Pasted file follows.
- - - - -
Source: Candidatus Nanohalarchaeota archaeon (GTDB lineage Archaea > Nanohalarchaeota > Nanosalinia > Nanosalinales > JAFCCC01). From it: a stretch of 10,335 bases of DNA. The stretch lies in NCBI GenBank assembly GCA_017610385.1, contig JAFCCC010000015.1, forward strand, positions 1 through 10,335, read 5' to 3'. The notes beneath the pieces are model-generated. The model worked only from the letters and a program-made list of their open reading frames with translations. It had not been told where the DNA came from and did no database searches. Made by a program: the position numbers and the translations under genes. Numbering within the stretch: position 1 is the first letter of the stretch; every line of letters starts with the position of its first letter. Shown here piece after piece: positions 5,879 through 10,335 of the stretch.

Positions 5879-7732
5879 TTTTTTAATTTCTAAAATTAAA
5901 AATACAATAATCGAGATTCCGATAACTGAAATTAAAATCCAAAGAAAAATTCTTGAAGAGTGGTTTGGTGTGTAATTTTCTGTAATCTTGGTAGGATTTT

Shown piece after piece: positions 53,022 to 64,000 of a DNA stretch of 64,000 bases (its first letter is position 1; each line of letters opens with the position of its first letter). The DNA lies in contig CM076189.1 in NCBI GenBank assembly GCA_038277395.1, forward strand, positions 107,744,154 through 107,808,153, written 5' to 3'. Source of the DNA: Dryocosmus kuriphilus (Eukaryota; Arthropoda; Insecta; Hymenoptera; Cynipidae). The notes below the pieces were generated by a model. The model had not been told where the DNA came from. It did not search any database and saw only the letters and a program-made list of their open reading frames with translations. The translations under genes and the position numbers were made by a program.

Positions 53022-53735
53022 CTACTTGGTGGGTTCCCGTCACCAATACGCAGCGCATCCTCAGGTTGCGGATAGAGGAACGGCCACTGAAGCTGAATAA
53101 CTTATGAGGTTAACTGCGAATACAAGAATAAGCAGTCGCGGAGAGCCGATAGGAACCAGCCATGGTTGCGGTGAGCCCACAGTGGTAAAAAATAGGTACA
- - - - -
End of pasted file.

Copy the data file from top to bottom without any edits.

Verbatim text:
Source: Candidatus Nanohalarchaeota archaeon (GTDB lineage Archaea > Nanohalarchaeota > Nanosalinia > Nanosalinales > JAFCCC01). From it: a stretch of 10,335 bases of DNA. The stretch lies in NCBI GenBank assembly GCA_017610385.1, contig JAFCCC010000015.1, forward strand, positions 1 through 10,335, read 5' to 3'. The notes beneath the pieces are model-generated. The model worked only from the letters and a program-made list of their open reading frames with translations. It had not been told where the DNA came from and did no database searches. Made by a program: the position numbers and the translations under genes. Numbering within the stretch: position 1 is the first letter of the stretch; every line of letters starts with the position of its first letter. Shown here piece after piece: positions 5,879 through 10,335 of the stretch.

Positions 5879-7732
5879 TTTTTTAATTTCTAAAATTAAA
5901 AATACAATAATCGAGATTCCGATAACTGAAATTAAAATCCAAAGAAAAATTCTTGAAGAGTGGTTTGGTGTGTAATTTTCTGTAATCTTGGTAGGATTTT

Shown piece after piece: positions 53,022 to 64,000 of a DNA stretch of 64,000 bases (its first letter is position 1; each line of letters opens with the position of its first letter). The DNA lies in contig CM076189.1 in NCBI GenBank assembly GCA_038277395.1, forward strand, positions 107,744,154 through 107,808,153, written 5' to 3'. Source of the DNA: Dryocosmus kuriphilus (Eukaryota; Arthropoda; Insecta; Hymenoptera; Cynipidae). The notes below the pieces were generated by a model. The model had not been told where the DNA came from. It did not search any database and saw only the letters and a program-made list of their open reading frames with translations. The translations under genes and the position numbers were made by a program.

Positions 53022-53735
53022 CTACTTGGTGGGTTCCCGTCACCAATACGCAGCGCATCCTCAGGTTGCGGATAGAGGAACGGCCACTGAAGCTGAATAA
53101 CTTATGAGGTTAACTGCGAATACAAGAATAAGCAGTCGCGGAGAGCCGATAGGAACCAGCCATGGTTGCGGTGAGCCCACAGTGGTAAAAAATAGGTACA